My Interview with HR Revolution Middle-East Magazine
On: August 23, 2015
In 2015, I was privileged to be interviewed by HR Revolution Middle-east Magazine about our work at Noble Missions. So I thought I should share the interview here. The full interview can be viewed on their website here.
HR Revolution Middle-East Magazine: Would you tell us more about the history of NMI?
Charles Mentor Omofomwan: I started Noble Missions for Change Initiative – NMI (www.noblemissions.org) in 2005 as a student body called Noble Missions International to create awareness about the dangers of pre-marital sex and use of hard drugs. Over the years, the student body transformed to what is now known as Noble Missions for Change Initiative. It was registered in Nigeria in 2010 as a national nonprofit organization that focuses on empowering children by supporting their access to quality education.
HR Revolution Middle-East Magazine: Could you take us through the history of education in Nigeria?
Charles Mentor Omofomwan: As far as I know, education in Nigeria didn’t start with the colonial masters during the colonial rule. Informal educational system was already in existence as children learnt about culture and other relevant areas such as cooking, etc. from their parents at home and other informal gatherings. The formal (western) education, on the other hand, was introduced in the 1840s. Since then, education in Nigeria has witnessed tremendous growth although there is still a lot to do in the sector. Statistics show that literacy rate in Nigeria is 72.1% for male and 50.4% for female. Schools and enrolment rate have also been on the increase, but statistics still show that millions of children are out of school due to several reasons including poverty and insecurity.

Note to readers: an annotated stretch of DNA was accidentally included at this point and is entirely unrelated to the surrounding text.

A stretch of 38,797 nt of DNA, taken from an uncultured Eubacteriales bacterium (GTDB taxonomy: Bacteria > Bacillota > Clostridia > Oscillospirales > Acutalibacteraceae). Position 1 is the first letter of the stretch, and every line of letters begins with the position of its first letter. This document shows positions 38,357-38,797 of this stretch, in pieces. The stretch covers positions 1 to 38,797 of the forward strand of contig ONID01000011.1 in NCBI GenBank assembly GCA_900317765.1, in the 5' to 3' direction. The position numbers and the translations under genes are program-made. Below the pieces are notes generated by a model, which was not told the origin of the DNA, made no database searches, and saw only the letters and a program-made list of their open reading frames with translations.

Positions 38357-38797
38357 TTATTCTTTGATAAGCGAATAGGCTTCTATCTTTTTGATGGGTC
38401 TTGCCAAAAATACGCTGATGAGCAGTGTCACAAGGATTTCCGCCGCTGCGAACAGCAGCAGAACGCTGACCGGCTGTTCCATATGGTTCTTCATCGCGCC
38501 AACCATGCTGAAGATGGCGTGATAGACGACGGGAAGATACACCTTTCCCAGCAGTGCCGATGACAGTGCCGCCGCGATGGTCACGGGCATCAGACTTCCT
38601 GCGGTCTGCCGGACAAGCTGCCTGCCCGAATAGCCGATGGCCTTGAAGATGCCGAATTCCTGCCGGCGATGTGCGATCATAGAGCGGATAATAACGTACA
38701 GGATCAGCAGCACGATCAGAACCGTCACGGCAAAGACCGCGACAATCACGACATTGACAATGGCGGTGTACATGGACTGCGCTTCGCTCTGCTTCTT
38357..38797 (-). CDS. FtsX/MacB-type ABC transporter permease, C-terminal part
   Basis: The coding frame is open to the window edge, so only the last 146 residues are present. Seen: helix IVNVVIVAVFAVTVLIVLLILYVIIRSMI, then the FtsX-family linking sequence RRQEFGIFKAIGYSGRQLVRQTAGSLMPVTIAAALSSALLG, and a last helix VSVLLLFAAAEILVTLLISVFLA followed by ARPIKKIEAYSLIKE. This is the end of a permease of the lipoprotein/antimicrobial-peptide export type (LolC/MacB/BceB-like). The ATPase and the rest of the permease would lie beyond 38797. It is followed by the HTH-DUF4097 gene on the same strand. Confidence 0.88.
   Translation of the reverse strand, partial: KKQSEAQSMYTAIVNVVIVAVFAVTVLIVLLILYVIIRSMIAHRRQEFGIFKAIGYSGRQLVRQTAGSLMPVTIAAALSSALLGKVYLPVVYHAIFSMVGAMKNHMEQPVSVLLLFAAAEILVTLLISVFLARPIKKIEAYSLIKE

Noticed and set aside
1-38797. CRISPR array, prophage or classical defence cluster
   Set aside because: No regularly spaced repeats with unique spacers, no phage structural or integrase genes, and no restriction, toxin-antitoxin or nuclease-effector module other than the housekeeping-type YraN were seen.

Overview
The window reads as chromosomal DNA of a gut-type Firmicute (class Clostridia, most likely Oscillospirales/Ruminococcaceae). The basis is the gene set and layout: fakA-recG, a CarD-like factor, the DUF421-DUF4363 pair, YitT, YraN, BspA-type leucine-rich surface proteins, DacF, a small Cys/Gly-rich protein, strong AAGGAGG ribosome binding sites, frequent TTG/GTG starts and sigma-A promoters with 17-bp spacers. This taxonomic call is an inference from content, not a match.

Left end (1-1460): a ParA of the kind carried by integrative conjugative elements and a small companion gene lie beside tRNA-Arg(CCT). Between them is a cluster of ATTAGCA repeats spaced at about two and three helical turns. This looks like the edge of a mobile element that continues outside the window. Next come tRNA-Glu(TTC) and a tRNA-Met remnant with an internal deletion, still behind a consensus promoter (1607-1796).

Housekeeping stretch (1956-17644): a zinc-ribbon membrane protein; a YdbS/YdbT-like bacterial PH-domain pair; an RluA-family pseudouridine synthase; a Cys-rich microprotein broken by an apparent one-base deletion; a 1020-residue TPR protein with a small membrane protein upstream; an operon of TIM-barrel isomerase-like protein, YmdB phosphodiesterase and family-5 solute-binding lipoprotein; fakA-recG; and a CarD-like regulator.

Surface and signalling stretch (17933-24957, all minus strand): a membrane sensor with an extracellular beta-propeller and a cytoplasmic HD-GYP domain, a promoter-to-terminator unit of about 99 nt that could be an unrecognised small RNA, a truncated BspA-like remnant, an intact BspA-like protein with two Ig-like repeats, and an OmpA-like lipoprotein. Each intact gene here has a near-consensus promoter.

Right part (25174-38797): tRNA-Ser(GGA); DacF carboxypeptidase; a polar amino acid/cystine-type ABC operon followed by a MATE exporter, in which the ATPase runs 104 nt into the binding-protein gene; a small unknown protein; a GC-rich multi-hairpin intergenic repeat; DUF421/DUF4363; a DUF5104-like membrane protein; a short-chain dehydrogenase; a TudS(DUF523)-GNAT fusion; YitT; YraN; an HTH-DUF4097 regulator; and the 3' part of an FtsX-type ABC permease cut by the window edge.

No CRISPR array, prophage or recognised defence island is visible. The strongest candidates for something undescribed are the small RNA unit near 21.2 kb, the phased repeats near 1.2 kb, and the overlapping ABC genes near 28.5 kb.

HR Revolution Middle-East Magazine: What is more important in Nigeria: food or education?
Charles Mentor Omofomwan: Generally, both are important. We need good education to produce food, and we need food to be able to receive good education. No one can learn on empty stomach, and no one can sustain the production of food without the right education.
HR Revolution Middle-East Magazine: Did you face any obstacles while launching your initiative and do you still face difficulties? Can you describe what you faced throughout your journey?
Charles Mentor Omofomwan: There have been so many obstacles which I have lost count of, but the most challenging obstacle has always been in the area of funding. As an individual, it was a big battle going through school with the support of a single mother who was a petty trader. Launching the organization required funds to register, employing staff, among other necessary expenditure. All other challenges are all tied up to the issue of getting the right funding.